• Twitter-chat? Use the hashtag #DomeAlong
  • Mini-series Twitter chat? After the readalong as we watch our DVR'd recordings of the show? Maybe?
  • And do anything you want in-between! Throw a "Stephen King, you are freakishly awesome" party, or do a screamfest movie marathon, or write a gushing post on the fall release of Dr. Sleep, the sequel to The Shining. Or, you can just post your glee on the fact that you've been a horrible blogger and reader in 2013 and this readalong is going to bring. you. back. Back, baby! Oh, maybe that's just me...

And now to answer a few questions from the organizers . . .

Show us your copy! Audio or print?
ebook - it's my preferred format for the big fat books

Have you read Uncle Stevie before?
Oh yes - I first read Carrie when I was in High School and devoured everything King wrote for many years. The Stand is still one of my all time favorite books. I fell out of the Uncle Stevie habit after college but I bought 11/23/63 when it was published (but haven't read it yet) and was intrigued enough about Under the Dome to add it to my TBR list before it was released.

What are you familiar with about Under the Dome or Stephen King?
I only know the bare minimum about Under the Dome as I haven't even read the full blurb on the book cover yet. As I said above I'm a longtime fan of Stephen King so I know that things can get twisty and weird.

What are you looking forward to?
I'm looking forward to reading the book, talking about the book and watching the TV adaptation when I'm done.

Read more...

Touring my TBR Spreadsheet and Shelves – Random Treasures

>> Friday, May 24, 2013


Touring my TBR Spreadsheet and Shelves


Again this month I'm sharing some of the random treasures on my bookshelves.

The Hubster's grandmother graduated from the University of Oregon in 1925 and we have the yearbooks from the five years she was there (1920-1925).

(as always click on the photos to see a larger version and then return to this post with your browser's back button)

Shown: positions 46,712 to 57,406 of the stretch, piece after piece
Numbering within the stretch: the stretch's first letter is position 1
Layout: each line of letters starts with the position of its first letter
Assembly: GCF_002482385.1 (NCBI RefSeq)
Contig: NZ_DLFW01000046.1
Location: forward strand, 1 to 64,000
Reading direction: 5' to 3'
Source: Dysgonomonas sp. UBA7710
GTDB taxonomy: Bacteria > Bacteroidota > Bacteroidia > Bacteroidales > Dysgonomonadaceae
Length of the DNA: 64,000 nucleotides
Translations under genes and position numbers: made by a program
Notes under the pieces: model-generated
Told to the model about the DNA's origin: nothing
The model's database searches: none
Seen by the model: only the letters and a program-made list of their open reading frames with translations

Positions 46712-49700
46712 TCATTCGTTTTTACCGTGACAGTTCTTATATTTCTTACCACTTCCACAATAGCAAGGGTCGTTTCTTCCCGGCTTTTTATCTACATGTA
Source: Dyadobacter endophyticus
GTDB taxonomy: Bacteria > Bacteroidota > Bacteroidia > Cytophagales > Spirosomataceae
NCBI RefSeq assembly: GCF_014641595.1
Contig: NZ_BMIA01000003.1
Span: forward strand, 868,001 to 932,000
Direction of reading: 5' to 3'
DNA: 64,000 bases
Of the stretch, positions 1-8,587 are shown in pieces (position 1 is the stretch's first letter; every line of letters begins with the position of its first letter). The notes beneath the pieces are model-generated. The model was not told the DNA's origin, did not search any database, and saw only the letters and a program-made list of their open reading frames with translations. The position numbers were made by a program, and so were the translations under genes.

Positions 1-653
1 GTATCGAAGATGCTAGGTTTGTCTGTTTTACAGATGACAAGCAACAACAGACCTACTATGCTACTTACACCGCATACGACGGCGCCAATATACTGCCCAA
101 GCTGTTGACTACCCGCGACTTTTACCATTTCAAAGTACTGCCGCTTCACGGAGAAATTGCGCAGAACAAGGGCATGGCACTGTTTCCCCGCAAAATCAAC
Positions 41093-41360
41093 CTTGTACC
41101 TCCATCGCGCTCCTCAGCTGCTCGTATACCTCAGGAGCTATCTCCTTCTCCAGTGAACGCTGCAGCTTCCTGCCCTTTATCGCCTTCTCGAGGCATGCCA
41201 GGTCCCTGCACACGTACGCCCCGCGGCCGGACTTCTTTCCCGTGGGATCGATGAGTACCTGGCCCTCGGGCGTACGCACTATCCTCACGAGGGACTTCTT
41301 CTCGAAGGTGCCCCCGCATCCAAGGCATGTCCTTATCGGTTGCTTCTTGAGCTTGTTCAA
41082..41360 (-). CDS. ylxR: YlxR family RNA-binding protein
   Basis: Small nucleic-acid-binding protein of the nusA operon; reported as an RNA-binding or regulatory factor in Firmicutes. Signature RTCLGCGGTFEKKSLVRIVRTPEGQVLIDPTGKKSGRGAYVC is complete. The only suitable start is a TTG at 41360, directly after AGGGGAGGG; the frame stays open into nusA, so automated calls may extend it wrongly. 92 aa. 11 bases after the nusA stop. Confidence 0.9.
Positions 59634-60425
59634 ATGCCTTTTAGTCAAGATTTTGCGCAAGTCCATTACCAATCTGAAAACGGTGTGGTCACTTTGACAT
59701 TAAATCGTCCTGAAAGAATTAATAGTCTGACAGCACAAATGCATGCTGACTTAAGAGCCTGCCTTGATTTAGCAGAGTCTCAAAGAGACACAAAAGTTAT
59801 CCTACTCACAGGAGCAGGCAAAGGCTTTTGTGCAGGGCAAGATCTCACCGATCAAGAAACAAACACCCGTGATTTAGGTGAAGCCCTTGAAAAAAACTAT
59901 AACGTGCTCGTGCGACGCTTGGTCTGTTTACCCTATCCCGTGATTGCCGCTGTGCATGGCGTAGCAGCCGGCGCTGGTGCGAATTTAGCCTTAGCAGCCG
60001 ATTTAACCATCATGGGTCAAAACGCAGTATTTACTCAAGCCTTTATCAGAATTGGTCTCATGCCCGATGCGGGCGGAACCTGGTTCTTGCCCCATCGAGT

University of Oregon Yearbooks 1920-1925


University of Oregon Yearbooks for 1920 through 1925
University of Oregon Yearbooks 1920-1925


I't's just fun to leaf through these and see the photos of life on campus in those years.

Around campus 1925


This is The Hubster's Grandmother in her Senior Portrait in 1925.
The Hubster's Grandmother

In 1920 the Oregon Football team made it to the Rose Bowl in Pasadena and played Harvard. They lost but were still proud of the way they played.
1920 Rose Bowl

I think it's interesting that it's referred to as "The Harvard Game" instead of "The Rose Bowl" in the yearbook.

1920 Rose Bowl


I love looking through these and it's interesting to see how many women were attending the University of Oregon in the early 19820's.

Unversity of Oregon 1920 Yearbook


What lost random treasures are on your bookshelves?

Read more...

The Sherlock Holmes Reading Challenge

>> Thursday, May 23, 2013


The Sherlock Holmes Reading Challenge




I'm breaking my only one challenge rule for this one but I have a very good reason. I planned to read The Adventures of Sherlock Holmes sometime soon anyway and this challenge gives me a reason to not put that off.

Mari over at Mari Reads is hosting a Sherlock Holmes Reading Challenge and I am so in. This is partially related to the TV series which I have not watched (but I want to at some point) but also about reading the Sherlock Holmes books.

Mari has set this up with varying levels of participation so that it works for folks who have read some of the Sherlock Holmes books and stories and also for those who haven't read any.

The Hubster and I have both read the first two books in the series and I have The Adventures of Sherlock Holmes but have just not read it yet.

Here's the info about this challenge: 
For those of you going through Sherlock withdrawal like me, I have a reading challenge for you. I thought it would be fun, while we wait for Season 3, to go back to the originals and read Arthur Conan Doyle's Sherlock. Here is the list of all the Holmes books, minus a few short stories that I thought might be hard to get a hold of. You can find most of these as free eBooks.

A Study in Scarlet (1887)
The Sign of Four (1890)
The Adventures of Sherlock Holmes (1892)
The Memoirs of Sherlock Holmes (1894)
The Hound of the Baskervilles (1902)
The Return of Sherlock Holmes (1905)
The Valley of Fear (1915)
His Last Bow (1917)
The Case-Book of Sherlock Holmes (1927)

To make this easy and give lots of options for participation you can choose your level of expertise in deduction from the options below.

Inspector
Read all 9 listed above.

Lieutenant
Read 6 of your choosing.

Detective
Read 3 of your choosing.

Officer
Read 1 of your choosing.

The Challenge will run from June 1-Dec 31st.